Gold Tray Manila serves very satisfying homey Filipino food, says Alice Patis. It’s a tiny little store and bakery, jam-packed with pre-packaged snacks from the Philippines, and shrink-wrapped bakery items like kutsinta, sapin-sapin, cassava cakes, and bibingka.

There’s also a little steam table, with solid Filipino fare. For $4.99 you get two items and rice. Bangus–fried milkfish–is a Filipino standard; Gold Tray’s version has some serious lip-smacking, salty goodness. It may not be fresh from the fryer, but it’s still got some crispiness to it. Most importantly, it’s served boneless–very important for this bony little fish. Mussels in broth are really good, too–mussels are plump and unsmelly, and the broth is deep and slightly sweet. It’s flavored just from the sauteed mussels and veggies–no stock, no MSG–with a bit of a bite from some ginger and black pepper.

Halo halo is huge, with the highest ratio of solids to liquids she’s seen in a halo halo. There’s a great variety of solids too, pinipig (puffed rice) predominating, but with lots of beans, jellies, coconut cubes, ground mung bean, taro hunks, soft jackfruit shreds, and other unidentifiable but yummy stuff. It’s totally worth the $3.99.

Tuesdays and Thursdays they have an all-you-can-eat buffet for $5.99, and a greater selection from the steam table.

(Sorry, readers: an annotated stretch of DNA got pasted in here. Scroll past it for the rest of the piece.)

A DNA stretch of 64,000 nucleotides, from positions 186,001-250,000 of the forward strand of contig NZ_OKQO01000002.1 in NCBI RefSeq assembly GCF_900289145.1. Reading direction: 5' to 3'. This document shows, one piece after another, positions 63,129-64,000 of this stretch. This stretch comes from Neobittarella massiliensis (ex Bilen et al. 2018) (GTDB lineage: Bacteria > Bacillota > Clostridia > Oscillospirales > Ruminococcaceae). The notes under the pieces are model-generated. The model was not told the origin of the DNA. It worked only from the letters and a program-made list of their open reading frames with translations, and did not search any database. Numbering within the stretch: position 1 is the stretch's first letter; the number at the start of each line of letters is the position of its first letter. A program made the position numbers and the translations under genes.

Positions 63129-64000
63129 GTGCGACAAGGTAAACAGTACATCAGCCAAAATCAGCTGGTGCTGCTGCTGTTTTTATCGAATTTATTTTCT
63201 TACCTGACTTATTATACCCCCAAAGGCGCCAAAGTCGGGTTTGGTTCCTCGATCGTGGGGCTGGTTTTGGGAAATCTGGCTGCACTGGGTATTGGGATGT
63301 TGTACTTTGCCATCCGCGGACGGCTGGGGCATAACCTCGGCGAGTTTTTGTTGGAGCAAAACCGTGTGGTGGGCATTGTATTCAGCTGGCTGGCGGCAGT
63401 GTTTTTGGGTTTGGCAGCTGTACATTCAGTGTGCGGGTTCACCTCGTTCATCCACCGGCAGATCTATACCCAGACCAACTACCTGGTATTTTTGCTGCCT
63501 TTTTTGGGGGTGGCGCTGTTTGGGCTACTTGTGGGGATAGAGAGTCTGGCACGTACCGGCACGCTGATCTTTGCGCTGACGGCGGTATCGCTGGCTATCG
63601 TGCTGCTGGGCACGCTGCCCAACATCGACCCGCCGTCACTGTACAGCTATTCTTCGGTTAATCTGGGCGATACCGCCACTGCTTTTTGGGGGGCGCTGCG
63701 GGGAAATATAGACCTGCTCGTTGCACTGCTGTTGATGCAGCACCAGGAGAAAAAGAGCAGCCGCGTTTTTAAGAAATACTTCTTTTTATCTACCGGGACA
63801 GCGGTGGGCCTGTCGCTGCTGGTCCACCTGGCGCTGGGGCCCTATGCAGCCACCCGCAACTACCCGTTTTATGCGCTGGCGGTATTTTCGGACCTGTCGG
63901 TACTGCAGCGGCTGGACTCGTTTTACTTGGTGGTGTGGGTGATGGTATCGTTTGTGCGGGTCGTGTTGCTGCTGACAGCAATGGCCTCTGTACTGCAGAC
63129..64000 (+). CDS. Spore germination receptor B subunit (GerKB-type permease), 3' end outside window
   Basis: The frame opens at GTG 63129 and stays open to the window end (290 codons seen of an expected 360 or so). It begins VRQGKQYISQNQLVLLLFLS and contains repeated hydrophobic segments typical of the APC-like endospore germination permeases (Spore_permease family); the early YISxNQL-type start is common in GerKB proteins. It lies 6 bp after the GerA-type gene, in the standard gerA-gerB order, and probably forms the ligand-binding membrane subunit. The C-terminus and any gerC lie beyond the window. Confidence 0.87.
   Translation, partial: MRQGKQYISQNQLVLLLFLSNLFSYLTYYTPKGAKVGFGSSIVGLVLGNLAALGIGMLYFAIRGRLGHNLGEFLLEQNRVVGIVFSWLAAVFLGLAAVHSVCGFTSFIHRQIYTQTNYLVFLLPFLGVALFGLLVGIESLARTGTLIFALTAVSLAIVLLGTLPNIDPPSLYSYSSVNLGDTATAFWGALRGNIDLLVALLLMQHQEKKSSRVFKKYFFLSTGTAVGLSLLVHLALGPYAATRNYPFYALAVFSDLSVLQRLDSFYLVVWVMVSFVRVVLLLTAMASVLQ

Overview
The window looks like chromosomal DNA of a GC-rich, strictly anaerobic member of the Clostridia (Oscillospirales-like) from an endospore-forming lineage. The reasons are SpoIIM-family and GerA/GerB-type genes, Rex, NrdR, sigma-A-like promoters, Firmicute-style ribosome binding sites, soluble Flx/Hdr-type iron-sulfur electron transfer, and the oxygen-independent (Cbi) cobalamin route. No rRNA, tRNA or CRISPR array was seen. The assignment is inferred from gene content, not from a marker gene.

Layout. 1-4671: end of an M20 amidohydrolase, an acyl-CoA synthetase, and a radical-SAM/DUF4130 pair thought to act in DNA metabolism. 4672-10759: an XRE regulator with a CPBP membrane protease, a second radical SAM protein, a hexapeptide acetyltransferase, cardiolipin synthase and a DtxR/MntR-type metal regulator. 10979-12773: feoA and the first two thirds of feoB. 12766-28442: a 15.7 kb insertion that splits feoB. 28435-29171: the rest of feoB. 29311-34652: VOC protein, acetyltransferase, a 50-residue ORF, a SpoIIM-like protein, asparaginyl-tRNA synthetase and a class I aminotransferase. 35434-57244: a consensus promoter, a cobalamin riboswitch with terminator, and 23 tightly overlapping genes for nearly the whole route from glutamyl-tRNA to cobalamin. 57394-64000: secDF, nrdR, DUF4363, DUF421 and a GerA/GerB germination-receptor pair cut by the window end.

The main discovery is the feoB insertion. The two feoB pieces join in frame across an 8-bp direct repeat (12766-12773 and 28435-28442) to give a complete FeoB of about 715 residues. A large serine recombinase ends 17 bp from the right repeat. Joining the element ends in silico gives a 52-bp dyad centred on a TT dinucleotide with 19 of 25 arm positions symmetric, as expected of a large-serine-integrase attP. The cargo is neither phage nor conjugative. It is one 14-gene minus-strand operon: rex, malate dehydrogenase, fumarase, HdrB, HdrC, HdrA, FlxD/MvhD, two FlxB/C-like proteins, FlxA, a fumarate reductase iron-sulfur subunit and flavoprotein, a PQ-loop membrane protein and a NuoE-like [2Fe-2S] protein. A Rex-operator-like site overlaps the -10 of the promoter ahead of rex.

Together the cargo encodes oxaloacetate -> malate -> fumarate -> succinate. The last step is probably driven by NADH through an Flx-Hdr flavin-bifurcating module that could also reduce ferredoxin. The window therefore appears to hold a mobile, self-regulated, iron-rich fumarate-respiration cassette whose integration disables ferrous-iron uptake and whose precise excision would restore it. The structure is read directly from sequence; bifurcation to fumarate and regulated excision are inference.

Elsewhere: four Filipino chowhounds descended on Ihaw Ihaw after a recent heavenly experience at Tribu. Verdict: they universally choose Tribu as the superior Filipino restaurant overall. However: Ihaw Ihaw does have super pinakbet (vegetable stew with shrimp paste). pilinut would return just for pinakbet and some rice.

Several Chowhounds love Kuya’s. itadakiMAN is a regular; his favorites there are hitong kano (deep-fried catfish), inihaw no baboy (grilled pork chops), adobo rice, salpicao, and, of course, crispy pata. There are also great pork sinigang, miki nihon, sisig, and halo halo. Great service and great prices, says SFcaterer.

Gold Tray Manila [South Bay]
5320 Monterey Hwy., near Ocean Palace restaurant, San Jose

Ihaw Ihaw [Peninsula]
a.k.a. San Bruno Ihaw
422 San Mateo Ave., San Bruno

Tribu Grill [Peninsula]
235 El Camino Real, San Bruno

Kuya’s [Peninsula]
460 San Mateo Drive, San Bruno

Board Links: Crispy Pata, etc.—Ihaw Ihaw vs. Tribu
Gold Tray Manila – solid homey filipino food in San Jose

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